Contemporary novels are mostly plot driven and concentrate on modern day dilemmas. They are usually action-packed and fast paced and have a broad base appeal to almost everyone, coupled with compelling stories to tell. These include many genres like thriller, crime, mystery, science fiction, adventure, westerns and so on. Contemporary novels (or commercial to be more precise) are about how many sales it can generate.  Commercial fictions sells.

Literary fiction could be classed as a genre in its own right. Sometimes people refer to it as style over substance, but while they do have style, they also ask pertinent questions and explore the human condition. Many literary books are very thought provoking. They are beautifully written and very often stop to make us think.

Are you contemporary or literary?

As mentioned in previous posts, writing is as individual as fingerprints. Your style, your voice and how you write is what distinguishes you from other writers. For new writers, finding that style and the voice takes a while, so don’t panic that you feel bereft of any writing individuality. Your style and your voice will come when you have gained experience by writing lots of stories.  (More on that next week).

During this process – which could take years – you start to realise how your style works. You may find it’s fast paced and abrupt, which would fit into commercial fiction, or you may find your style is relaxed and poetic, which may indicate you have a literary tendency towards your writing.

Knowing how you write is very important in recognising the various styles in writing, because this will dictate where you send your finished novels or stories – literary agents or commercial fiction agents/publishers. It’s no good sending a fast-paced action thriller to a publishing house or agent that deals with solely with literary books or stories and vice versa.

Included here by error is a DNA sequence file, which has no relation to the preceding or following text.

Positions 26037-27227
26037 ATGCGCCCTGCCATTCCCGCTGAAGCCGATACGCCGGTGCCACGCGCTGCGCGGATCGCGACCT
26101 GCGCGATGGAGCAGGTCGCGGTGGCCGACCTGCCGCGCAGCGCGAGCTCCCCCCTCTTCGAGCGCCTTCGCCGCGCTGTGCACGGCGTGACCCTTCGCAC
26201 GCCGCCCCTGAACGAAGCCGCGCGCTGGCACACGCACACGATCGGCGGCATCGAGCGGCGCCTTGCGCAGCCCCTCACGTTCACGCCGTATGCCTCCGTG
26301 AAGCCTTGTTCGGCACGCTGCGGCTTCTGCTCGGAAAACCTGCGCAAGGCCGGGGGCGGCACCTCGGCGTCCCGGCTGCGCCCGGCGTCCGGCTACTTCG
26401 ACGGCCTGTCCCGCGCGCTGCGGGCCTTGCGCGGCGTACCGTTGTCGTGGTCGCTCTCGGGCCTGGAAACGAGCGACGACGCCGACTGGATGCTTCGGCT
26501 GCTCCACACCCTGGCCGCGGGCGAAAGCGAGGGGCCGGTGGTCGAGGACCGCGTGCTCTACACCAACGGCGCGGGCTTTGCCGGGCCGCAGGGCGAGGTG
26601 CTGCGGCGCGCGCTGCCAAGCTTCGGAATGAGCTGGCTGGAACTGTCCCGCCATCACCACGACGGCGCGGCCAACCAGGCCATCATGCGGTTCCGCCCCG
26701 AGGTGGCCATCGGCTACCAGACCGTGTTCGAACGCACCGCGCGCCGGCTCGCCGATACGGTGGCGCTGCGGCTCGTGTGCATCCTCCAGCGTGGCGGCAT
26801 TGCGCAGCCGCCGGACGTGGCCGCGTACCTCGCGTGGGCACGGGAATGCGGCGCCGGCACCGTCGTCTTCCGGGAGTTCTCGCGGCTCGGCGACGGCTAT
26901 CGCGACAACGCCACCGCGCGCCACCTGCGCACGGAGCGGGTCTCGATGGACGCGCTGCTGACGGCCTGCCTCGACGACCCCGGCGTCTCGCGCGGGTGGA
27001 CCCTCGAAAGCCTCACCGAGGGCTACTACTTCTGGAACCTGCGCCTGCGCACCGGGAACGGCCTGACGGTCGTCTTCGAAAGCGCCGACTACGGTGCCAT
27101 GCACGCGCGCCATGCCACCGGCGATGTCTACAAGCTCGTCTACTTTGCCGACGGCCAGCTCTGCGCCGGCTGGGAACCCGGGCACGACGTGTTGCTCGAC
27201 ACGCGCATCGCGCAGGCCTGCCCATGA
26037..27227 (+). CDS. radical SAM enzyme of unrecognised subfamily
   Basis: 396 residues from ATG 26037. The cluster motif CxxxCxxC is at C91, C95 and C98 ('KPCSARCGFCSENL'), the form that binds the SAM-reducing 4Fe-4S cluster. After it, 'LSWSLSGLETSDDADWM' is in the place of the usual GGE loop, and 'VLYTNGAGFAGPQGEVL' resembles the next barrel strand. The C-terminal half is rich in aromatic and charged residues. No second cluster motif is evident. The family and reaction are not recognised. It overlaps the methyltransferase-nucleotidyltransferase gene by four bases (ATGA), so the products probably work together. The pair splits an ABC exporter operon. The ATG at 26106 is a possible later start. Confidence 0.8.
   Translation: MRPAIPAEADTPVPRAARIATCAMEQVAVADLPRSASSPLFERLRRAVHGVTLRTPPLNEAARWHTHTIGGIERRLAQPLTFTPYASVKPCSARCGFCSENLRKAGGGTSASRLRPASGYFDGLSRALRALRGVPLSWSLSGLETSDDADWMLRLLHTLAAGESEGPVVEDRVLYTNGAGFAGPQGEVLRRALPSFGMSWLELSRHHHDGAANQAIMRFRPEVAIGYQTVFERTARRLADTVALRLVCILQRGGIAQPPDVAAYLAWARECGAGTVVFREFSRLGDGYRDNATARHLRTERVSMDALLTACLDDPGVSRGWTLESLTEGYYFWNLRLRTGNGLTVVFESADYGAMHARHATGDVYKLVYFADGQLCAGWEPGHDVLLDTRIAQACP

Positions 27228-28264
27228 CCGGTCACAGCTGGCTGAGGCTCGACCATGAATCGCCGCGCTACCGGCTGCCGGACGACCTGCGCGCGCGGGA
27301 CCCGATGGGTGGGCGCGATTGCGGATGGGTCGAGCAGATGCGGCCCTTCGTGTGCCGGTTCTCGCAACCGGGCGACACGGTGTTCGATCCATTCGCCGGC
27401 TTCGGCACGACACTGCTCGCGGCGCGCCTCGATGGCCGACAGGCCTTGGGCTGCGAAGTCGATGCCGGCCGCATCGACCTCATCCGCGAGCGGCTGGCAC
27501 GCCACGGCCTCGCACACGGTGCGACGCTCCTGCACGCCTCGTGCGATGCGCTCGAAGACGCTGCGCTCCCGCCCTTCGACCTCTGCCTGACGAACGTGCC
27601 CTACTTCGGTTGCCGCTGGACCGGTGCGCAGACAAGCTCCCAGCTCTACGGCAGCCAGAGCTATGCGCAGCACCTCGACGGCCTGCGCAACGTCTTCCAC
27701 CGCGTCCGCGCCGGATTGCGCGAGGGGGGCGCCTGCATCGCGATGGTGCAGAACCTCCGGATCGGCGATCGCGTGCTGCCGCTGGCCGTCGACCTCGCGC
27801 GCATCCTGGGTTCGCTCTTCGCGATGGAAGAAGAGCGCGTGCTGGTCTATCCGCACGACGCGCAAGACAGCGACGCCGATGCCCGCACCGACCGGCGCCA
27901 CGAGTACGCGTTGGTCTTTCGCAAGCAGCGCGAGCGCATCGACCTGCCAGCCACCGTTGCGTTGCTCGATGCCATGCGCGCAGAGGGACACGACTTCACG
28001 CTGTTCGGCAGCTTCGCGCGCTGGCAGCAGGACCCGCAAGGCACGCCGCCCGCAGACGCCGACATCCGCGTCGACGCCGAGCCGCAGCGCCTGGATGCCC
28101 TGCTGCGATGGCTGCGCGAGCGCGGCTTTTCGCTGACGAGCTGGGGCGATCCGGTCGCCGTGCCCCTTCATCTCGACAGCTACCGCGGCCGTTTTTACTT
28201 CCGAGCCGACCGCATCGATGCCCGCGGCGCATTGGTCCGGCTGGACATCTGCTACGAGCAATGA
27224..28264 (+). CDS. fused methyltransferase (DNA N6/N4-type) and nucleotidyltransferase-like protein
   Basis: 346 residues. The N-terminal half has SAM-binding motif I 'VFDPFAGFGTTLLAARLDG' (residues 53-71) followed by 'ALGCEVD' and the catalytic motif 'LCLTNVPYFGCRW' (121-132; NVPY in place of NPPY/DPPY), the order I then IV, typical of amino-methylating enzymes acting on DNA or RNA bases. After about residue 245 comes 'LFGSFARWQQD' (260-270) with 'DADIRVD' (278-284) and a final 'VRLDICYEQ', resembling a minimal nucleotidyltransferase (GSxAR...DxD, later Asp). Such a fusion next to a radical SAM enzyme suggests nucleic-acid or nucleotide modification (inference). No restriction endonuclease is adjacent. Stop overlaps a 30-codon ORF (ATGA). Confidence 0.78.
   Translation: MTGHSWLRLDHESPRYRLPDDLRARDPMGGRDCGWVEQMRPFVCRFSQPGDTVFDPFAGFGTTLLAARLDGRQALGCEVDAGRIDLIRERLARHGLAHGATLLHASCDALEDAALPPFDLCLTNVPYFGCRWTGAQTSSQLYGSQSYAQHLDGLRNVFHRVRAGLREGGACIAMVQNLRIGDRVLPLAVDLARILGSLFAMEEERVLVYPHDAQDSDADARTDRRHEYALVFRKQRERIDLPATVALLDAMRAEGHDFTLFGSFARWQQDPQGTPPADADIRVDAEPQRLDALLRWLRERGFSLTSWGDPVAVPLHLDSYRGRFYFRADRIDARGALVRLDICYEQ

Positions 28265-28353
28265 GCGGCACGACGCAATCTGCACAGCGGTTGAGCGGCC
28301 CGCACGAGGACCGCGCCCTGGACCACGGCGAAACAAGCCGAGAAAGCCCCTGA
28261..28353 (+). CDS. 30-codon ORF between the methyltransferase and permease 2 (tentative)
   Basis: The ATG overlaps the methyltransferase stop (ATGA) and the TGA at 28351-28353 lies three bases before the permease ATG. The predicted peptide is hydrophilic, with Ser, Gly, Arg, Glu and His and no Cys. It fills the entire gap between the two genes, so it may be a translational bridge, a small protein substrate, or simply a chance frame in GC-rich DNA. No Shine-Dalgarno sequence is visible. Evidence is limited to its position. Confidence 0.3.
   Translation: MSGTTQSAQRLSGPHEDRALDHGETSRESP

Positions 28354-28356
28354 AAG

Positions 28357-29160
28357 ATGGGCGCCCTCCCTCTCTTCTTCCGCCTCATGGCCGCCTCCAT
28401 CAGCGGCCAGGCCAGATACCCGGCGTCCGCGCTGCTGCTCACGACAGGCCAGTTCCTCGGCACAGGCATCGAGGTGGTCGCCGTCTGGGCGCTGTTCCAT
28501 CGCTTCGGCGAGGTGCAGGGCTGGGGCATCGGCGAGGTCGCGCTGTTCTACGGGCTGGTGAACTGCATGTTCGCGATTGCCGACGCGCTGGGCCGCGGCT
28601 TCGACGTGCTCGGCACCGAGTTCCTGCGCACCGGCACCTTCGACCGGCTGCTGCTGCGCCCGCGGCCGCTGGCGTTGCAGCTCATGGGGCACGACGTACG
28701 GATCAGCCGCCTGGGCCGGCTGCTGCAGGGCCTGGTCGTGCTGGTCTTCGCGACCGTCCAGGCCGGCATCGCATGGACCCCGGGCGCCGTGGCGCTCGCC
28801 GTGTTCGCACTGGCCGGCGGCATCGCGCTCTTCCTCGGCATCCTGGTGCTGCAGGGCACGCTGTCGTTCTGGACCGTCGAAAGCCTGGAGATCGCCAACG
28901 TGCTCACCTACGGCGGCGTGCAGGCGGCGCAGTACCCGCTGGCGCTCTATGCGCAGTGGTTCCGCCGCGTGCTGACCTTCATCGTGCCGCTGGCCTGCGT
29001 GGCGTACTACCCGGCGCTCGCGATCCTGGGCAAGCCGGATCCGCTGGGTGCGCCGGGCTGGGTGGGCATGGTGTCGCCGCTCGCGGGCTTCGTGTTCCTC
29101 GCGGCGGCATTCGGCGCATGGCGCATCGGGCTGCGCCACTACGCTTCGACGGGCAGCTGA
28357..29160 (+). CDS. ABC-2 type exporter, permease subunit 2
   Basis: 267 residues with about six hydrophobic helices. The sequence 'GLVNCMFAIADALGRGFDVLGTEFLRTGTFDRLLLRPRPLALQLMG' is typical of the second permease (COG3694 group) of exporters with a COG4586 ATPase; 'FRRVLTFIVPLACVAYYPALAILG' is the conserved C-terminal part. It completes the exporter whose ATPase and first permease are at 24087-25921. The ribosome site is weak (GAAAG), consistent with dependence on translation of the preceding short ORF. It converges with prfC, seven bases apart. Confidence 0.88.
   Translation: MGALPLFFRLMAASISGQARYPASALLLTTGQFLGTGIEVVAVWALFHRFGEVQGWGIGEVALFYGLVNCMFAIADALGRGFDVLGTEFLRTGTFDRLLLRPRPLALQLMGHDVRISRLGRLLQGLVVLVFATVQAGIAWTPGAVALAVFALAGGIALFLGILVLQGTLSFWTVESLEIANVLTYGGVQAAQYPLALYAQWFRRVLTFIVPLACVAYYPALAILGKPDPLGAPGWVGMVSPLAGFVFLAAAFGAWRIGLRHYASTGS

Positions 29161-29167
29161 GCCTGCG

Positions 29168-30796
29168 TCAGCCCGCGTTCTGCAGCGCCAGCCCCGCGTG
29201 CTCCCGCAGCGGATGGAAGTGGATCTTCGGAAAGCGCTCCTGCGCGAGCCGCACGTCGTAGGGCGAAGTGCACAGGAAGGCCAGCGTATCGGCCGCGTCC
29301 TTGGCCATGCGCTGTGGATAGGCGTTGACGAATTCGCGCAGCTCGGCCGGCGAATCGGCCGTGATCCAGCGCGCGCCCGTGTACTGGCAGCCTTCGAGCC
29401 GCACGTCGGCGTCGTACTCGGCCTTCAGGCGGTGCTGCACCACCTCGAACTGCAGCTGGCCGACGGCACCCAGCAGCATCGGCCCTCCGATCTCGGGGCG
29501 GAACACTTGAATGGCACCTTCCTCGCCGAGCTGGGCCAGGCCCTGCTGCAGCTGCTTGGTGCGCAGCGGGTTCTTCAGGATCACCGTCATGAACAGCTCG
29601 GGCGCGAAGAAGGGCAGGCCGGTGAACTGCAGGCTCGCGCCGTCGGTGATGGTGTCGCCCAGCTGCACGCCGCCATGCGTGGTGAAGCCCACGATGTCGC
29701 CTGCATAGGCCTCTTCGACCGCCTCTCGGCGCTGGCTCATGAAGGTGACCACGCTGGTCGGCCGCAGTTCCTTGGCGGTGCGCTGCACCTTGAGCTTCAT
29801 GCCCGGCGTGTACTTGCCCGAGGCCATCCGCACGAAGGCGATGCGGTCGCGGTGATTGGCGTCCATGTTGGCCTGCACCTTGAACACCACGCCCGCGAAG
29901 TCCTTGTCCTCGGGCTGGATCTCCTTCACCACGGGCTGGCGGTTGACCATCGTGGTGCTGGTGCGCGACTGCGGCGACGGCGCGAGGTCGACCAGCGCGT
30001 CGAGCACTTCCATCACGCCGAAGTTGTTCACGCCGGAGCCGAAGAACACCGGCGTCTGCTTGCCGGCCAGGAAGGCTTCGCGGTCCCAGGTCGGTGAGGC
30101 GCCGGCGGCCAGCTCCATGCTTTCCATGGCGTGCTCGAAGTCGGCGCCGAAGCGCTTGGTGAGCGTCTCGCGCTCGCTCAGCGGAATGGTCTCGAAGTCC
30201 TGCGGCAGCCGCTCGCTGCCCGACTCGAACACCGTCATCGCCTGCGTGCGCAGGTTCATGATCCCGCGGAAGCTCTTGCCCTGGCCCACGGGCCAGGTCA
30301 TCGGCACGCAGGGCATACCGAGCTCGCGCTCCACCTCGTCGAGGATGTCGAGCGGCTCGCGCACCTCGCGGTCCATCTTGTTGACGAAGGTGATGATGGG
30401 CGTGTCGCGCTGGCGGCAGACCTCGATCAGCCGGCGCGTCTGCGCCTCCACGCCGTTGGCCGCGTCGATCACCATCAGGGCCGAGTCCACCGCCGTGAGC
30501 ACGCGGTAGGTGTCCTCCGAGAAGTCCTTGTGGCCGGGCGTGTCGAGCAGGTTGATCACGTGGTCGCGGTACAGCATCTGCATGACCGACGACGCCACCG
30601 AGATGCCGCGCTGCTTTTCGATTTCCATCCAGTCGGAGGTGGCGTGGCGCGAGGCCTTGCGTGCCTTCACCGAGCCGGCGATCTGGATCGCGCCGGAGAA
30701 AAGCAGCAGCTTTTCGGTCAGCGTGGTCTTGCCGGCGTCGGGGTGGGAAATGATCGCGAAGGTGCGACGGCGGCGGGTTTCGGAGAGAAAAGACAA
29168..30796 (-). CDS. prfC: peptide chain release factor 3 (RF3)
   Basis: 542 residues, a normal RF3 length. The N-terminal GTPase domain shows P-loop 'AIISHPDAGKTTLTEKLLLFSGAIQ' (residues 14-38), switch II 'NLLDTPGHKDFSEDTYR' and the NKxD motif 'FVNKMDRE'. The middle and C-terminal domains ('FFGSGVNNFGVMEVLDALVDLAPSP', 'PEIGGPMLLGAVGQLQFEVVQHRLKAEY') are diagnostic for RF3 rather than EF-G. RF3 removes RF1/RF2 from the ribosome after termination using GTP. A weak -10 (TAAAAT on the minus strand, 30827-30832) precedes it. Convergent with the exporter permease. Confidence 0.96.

A writer knows pretty much what style they want to write. Most of the time this is usually dictated by the work we read. Writers who enjoy reading thrillers tend to write thrillers, those who enjoy reading romance tend to write romantic style stories, those who love horror tend to write horror and so on.

Writers like to write what makes them feel comfortable.

I like to write dark, psychological tales or thrillers because my style has evolved that way and because that’s what I also love to read. I can’t write happy stories, or romance or chick-lit style novels. Why? Because that just isn’t my style and I don’t feel comfortable writing them. I know which genres I am comfortable with, and as a writer, you should know which styles you are comfortable with because any writing you try that is not within your comfort zone will end up convoluted and stilted and not worth reading.

Am I at a disadvantage if I’m literary?

Any well-crafted story which moves the reader, entertains them and makes them believe in the story has neither an advantage nor disadvantage. Commercial fiction has a huge following compared to literary fiction, simply because publishers are prepared to invest money in contemporary novels.

Literary novels suffer from the ‘elitist’ tag – that only clever academics might enjoy - and it may put some people off reading it or may make publishers think twice about promoting it, but that’s not to say commercial or contemporary fiction is better. (There is a lot of commercial fiction on the bookshelves which is woefully dire).